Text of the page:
Building a “Green” Home with Style

Your home represents comfort and stability. After a long day at work, returning home can ease your nerves and promises a sense of security. You can shut out the rest of the world, at least for a brief moment, by closing your front door and relaxing in the ambiance that you are so familiar with.

As warm, inviting, and downright comfortable your home might be you may be unaware of its energy use. Using energy and resources carefully has seen an uptrend in the past few years. Global warming, concerns about using up all our worldly resources, and other environmental fears leave us reconsidering our everyday lives. We find ourselves buying energy efficient products and seeking means of reducing our impact on resources that are not renewable, such as water.

If you are at all aware of the trends that are currently popular, then you know that the “green” phenomenon is sweeping the country (and indeed the world). Not only are people becoming more aware of their impact on the environment, but energy efficient technology has finally reached a stage of development where it is now viable for the average consumer. With the dwindling price of this technology and the availability of tax rebates and government financing for appliances such as solar power generators, there is no better time than now to design a “green” home.

Much of what we do for the environment starts at home. Creating a clean, energy efficient home is good for the environment and will save you money in the long run. However, being conscious of the environment does not mean your whole house has to resemble a compost heap. Here are some tips for building a green home that still maintains a pleasant sophistication and sense of style.

Plan Ahead

When it comes to just about any project, whether it’s building a two-story home or building a model volcano for science class, planning is of key importance. Make sure to research each and every aspect of your home in order to figure out the most energy efficient options. Set a budget and stick to it.

In the initial planning stages, consider whether you would like to retrofit or build new. Remodeling your home is probably more eco-friendly—consider all the waste that comes from tearing down your home. However, if your home and appliances are outdated this might not be the case. If you choose to build new, try to salvage as much as possible to reduce waste. If you are building a new home from the ground up, consider how sustainable you want your home to be. From appliances to plumbing fixtures and tankless water heaters to solar panels the possibilities are endless.

Keep It Simple

Contrary to what you might think, you can save a lot of energy and water with simple, affordable changes, which might include:

  • Programmable thermostats by zone keep you from leaving your heater or air conditioner on unnecessarily.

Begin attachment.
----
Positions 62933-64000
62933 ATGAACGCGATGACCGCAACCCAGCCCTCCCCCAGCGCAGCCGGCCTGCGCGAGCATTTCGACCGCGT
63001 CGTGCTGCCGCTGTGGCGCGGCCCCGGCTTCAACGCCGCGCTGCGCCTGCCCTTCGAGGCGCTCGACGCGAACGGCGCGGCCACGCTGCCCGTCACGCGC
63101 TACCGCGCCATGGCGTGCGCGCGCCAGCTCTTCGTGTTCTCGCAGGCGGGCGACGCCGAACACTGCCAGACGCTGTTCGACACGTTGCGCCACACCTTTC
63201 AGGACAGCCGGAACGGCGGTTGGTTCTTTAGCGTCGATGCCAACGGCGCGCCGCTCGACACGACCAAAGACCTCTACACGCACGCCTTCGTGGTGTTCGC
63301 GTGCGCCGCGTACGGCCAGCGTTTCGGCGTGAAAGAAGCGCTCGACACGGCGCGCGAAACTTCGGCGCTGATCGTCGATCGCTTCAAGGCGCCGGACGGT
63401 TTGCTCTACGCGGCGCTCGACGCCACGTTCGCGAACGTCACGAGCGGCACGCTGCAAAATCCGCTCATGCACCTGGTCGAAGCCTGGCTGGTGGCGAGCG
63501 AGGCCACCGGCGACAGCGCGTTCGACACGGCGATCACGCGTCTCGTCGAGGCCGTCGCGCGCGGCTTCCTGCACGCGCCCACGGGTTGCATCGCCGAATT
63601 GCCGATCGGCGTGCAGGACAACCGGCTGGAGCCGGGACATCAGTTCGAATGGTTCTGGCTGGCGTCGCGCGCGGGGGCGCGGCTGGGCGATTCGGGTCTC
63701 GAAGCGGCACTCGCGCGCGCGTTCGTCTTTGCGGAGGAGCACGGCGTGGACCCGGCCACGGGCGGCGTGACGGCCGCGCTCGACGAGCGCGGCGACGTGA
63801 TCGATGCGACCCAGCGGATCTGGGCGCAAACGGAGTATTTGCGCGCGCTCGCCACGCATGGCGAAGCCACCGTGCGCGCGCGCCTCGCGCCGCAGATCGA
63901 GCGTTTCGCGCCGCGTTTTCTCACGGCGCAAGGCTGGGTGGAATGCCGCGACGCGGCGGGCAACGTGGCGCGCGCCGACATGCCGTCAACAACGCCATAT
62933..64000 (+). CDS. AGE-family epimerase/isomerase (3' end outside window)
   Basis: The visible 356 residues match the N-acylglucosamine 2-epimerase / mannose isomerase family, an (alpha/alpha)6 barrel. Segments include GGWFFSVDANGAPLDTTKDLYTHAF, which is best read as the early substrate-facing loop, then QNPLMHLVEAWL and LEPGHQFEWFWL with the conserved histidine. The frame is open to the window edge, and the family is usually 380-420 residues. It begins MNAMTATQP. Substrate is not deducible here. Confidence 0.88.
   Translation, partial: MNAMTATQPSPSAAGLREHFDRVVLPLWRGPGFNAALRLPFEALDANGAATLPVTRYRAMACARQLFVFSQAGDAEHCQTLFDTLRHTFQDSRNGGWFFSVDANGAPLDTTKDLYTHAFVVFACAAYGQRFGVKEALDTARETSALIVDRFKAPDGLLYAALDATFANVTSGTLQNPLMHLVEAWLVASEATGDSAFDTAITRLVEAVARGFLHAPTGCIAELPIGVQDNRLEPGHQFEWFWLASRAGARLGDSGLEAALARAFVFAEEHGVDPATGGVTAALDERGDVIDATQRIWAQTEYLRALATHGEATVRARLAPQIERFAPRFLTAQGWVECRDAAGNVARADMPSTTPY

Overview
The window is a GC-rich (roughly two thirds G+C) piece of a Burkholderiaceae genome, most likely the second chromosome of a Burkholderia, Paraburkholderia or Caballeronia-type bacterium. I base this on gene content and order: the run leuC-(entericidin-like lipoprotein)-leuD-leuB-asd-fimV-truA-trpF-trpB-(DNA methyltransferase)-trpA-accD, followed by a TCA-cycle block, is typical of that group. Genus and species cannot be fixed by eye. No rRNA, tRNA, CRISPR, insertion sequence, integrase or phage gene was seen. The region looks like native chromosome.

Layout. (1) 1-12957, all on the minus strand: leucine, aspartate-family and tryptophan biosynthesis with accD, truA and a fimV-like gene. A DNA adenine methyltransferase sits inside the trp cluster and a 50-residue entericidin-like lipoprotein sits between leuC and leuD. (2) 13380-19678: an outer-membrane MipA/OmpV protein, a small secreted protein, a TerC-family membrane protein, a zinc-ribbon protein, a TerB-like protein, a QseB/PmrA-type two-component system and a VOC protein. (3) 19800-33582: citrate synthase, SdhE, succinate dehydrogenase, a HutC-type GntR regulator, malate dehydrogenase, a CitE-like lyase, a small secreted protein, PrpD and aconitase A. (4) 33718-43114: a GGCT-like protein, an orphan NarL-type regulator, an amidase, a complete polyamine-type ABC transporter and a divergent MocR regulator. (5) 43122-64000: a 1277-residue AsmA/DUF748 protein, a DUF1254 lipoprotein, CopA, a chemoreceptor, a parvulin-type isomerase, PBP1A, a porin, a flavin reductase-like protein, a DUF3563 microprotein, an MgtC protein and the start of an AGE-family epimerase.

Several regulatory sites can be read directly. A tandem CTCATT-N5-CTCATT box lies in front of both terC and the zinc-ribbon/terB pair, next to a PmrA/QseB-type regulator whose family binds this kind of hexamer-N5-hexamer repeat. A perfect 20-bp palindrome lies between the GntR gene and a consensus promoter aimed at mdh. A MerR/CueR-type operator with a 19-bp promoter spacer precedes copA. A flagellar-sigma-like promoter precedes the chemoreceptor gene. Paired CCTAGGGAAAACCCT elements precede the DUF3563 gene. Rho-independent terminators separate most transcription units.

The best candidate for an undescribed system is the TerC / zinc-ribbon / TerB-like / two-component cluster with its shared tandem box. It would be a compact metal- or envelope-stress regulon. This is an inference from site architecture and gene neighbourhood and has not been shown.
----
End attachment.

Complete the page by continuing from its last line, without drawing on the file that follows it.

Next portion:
• Low flow shower and faucet fixtures save water without sacrificing water pressure.
  • Dual flush toilets flush two different levels of water (depending on liquid or solid waste) and use less water overall. These toilets have been shown to save up to 67% of water usage in homes.
  • Compact fluorescent bulbs or LED bulbs are more energy efficient, outputting more light while requiring less energy. CFLs and LEDs also last much longer than incandescent bulbs.

Bigger Fixes

You can save money with some bigger fixes as well. You can get tax credits for buying

  • Energy Star appliances
  • High performance windows
  • Efficient furnaces
  • Solar panels
  • Geothermal heat pumps

When it comes to home products, make sure you buy appliances that carry the U.S. Energy Star label. Energy Star is the standard for energy efficient consumer products.

Why Do It

 

  • Solar energy is the cornerstone of any truly green home, because it allows for completely clean generation of energy. Solar panels are a particularly smart investment because they offer three huge benefits (including producing your own electricity). Not only do they allow you to produce electricity for nearly free, but you can actually sell the energy that you have produced but do not need. If your solar power generator produces more energy than you use, you can sell it back to the power grid in a process called net metering. The final main advantage of solar power is that it will greatly increase the value of any home.

 

  • You can greatly reduce the energy usage in a house by upgrading the insulation. Installing better insulation and dressing in warmer clothes will decrease the cost of your heating bill by hundreds or even thousands of dollars (depending on where you live and your local climate) and decrease your carcinogen emissions significantly. In places like southern California, installing better insulation could end your need for the furnace altogether.

Be Reasonable

When it comes to the bigger fixes, stay reasonable and remember your budget. As important as an energy conscientious home is, you should not go broke trying to build one, but take advantage of the changes you can make while remaining financially stable.

Prepare for the Changes

Living in a green home will change you. You will become an even more eco-minded individual. From recycling to buying only recycled toilet paper to eating less meat, you might find yourself changing your entire lifestyle. Either way you will be sure to love your home even more.


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